2021 NCAA Tournament recap

2021 NCAA Tournament recap
April 14
12:57 2021

Once again, the Men’s NCAA Tournament was full of intrigue, heartbreak and upsets. The Baylor Bears were the last team standing and cut down the nets as the 2021 National Champions.  

The Bears easily handled the Gonzaga Bulldogs in the national championship game, winning 86-70. This was the first national championship in the history of the men’s program. The Bears dominated the game from start to finish, as there was never really a doubt about who would win.

The loss by the Bulldogs put a damper on an otherwise tremendous season. They were attempting to finish the season undefeated, however, they came up one game short. They would have been the first team to finish the season undefeated since the 1976 Indiana Hoosiers.

The championship game was just the icing on the cake to a tournament that was filled with unpredictability, which is why the men’s NCAA tournament draws so many eyeballs to the screen every year.

The UCLA Bruins were probably the biggest surprise of the entire tournament. The Bruins started as a First Four team and began their tournament against Michigan State. Their run lasted all the way until the Final Four, where they lost one of the best games in recent memory to Gonzaga in overtime.

After beating Michigan State, something many people didn’t think was going to happen, UCLA reeled off victories against BYU and Abilene Christian to make it to the Sweet 16. Many thought their run would be over against second seeded Alabama, but the Bruins had other thoughts.

The Bruins easily handled the Crimson Tide and won a tight ball game against the Michigan Wolverines to make it to the Final Four. If not for a legendary shot by Gonzaga guard Jalen Suggs, the Bruins could have been in the championship game.

Oregon State was another surprise team from this year’s tournament. The Beavers came in as a 12 seed and I personally didn’t think they would make it out of the first round, to be honest. They dominated Tennessee in their first game and then took out Cade Cunningham and Oklahoma State in the round of 32.  

Next they dispatched fellow Cinderella team Loyola Chicago in the Sweet 16. They were picked to lose, especially since Loyola Chicago had just beaten No.1 seeded Illinois in the previous round.

Those were not the only surprising upsets of the tournament. Other teams such as Ohio, Abilene Christian, North Texas and Oral Roberts pulled off victories against much higher seeded teams. The unpredictable nature of the tournament is to be expected, especially with a one-and-done format, but what is not easily predictable is which teams will be upset. That is why the tournament brackets will always have people filling out multiple sheets.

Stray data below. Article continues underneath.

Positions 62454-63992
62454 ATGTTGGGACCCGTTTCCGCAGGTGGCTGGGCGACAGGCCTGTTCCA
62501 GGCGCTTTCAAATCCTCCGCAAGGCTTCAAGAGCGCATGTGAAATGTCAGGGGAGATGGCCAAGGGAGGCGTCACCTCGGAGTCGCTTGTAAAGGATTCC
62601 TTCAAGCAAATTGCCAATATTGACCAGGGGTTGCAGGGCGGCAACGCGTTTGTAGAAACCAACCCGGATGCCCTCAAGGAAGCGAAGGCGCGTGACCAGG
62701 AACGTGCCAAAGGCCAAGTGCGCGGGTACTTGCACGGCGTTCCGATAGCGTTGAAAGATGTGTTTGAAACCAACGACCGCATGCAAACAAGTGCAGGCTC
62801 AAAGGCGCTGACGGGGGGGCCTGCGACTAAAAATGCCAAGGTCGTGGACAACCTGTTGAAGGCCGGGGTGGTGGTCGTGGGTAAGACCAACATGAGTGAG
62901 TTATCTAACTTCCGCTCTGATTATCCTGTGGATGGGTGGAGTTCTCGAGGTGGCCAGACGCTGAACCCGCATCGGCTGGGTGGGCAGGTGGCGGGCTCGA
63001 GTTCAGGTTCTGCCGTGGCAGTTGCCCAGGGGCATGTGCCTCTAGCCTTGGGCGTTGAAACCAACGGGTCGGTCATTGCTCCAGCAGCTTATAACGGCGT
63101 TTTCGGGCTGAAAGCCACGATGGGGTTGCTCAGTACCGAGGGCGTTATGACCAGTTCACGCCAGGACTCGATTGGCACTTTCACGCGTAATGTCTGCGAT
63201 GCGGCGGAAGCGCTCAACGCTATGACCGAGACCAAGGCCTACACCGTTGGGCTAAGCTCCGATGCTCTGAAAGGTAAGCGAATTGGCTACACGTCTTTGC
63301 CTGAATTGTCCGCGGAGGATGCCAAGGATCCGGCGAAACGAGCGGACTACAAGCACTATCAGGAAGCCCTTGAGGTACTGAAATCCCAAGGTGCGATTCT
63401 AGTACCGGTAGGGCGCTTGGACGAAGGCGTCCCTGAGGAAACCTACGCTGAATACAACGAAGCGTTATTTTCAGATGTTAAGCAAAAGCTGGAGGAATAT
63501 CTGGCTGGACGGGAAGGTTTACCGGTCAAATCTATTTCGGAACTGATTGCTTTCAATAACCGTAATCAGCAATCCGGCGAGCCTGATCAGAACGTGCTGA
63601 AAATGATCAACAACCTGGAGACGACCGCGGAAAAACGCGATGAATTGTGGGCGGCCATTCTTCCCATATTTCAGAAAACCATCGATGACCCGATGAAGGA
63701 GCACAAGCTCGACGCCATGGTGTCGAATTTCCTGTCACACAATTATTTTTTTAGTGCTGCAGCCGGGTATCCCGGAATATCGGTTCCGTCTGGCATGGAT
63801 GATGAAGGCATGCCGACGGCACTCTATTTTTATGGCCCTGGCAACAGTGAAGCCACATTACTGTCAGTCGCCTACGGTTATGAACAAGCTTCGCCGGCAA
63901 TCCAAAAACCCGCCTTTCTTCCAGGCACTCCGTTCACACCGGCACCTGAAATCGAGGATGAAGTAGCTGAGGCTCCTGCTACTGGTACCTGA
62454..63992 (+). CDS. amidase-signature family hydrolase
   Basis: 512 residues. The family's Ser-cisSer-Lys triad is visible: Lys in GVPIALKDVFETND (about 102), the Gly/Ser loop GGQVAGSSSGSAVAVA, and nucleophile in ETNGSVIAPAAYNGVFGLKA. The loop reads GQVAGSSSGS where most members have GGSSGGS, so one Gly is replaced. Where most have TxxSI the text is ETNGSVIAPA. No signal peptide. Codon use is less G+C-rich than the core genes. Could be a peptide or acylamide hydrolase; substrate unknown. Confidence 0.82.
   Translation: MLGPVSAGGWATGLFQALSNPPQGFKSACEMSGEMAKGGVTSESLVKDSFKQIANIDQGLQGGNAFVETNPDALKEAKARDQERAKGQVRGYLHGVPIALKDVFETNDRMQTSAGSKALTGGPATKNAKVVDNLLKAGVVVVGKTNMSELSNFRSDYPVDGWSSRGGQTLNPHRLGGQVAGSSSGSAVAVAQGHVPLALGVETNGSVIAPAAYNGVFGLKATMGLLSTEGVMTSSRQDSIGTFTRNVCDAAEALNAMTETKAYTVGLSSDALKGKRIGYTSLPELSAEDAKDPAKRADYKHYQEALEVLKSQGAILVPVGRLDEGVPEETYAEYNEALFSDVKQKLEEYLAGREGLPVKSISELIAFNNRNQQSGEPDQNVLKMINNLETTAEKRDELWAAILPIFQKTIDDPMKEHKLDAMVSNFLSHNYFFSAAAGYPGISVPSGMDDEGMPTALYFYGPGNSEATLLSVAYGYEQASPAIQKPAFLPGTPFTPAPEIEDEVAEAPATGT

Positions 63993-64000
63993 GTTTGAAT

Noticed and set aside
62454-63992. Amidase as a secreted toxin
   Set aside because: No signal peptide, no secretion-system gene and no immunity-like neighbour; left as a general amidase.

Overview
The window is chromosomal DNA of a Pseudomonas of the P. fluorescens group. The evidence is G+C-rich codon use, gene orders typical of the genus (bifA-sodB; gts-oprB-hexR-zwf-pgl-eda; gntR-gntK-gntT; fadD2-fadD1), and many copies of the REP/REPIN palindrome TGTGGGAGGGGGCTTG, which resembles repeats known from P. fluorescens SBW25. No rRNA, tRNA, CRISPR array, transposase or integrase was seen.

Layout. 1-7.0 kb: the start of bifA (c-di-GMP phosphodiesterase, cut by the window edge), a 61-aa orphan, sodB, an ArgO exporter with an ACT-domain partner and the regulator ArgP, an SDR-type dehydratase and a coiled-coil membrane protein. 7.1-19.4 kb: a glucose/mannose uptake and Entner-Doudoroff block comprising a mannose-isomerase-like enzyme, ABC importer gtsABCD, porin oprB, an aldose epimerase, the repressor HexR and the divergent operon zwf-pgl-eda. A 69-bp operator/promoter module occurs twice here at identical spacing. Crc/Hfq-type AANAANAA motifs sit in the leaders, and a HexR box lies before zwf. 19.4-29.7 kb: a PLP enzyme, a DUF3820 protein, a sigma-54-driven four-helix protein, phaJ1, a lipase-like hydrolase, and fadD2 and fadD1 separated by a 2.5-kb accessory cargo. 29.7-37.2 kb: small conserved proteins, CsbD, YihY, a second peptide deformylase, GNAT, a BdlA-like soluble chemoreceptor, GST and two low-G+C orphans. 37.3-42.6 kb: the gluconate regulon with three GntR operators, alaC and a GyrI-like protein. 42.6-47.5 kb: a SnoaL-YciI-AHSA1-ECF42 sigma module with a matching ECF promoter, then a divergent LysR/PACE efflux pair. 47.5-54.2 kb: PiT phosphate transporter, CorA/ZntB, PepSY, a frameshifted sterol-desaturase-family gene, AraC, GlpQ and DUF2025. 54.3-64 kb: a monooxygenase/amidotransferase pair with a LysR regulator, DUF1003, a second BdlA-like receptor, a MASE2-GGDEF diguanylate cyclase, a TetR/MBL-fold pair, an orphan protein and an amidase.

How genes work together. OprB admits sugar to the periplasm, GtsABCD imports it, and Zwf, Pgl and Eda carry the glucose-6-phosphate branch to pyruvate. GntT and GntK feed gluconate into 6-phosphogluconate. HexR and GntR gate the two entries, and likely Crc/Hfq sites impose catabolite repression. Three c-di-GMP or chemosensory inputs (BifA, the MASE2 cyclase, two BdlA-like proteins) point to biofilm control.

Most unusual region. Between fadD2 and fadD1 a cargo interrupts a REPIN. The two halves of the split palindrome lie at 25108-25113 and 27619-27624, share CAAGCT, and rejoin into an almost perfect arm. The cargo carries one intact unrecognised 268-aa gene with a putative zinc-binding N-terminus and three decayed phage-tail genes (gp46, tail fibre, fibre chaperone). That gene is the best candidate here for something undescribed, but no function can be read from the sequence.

I was really surprised by how easily the Bears handled the Bulldogs in the championship game. I was leaning toward Baylor as the probable winner; based on how deep they were, I thought the top players from Gonzaga would negate some of that depth.

Suggs, Drew Timme and Corey Kispert were three of the most talked about players in the country. All three were Wooden award finalists for the Bulldogs, versus only one for Baylor. Even though Gonzaga received most of the press, I felt the Bears were the better team and they showcased that during the championship game.

I did not have a horse in the race, but if I’m being honest, I was kind of rooting for Gonzaga to win. For some reason I have always liked Mark Few as a coach and I wanted to see him win a national championship. He has come close a couple of times; he has just never gotten over the hump.

Few took over the Gonzaga program in 1999 and during that span, he has turned the program into a topnotch mid-major program. His overall record is 630-124 and is 306-31 in West Coast Conference play.

Over the last decade, Few has attracted better players and has made a couple of Elite Eight appearances and two title games. Even though they lost both national title appearances, the Bulldogs aren’t going anywhere. They will lose Suggs to the draft and Kispert to graduation, but Few is bringing in two of the best freshmen of the 2021 class with Hunter Sallis and Chet Holmgren. 

What I question is whether Gonzaga needs to move to a Power 5 conference to better prepare them for tournament play. Yes, they play a tough non-conference schedule every year; however, they dominate their conference and are not really tested for months until tournament time.

I think if they joined the Pac-12 for instance, they would face tougher competition more regularly and once tournament time comes around, they would not be surprised by a team with superior athleticism.

Either way, it was a great tournament and can’t wait until the pandemic is put under control so teams and players don’t lose games and we can have a full season as fans.  

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Timothy Ramsey

Timothy Ramsey

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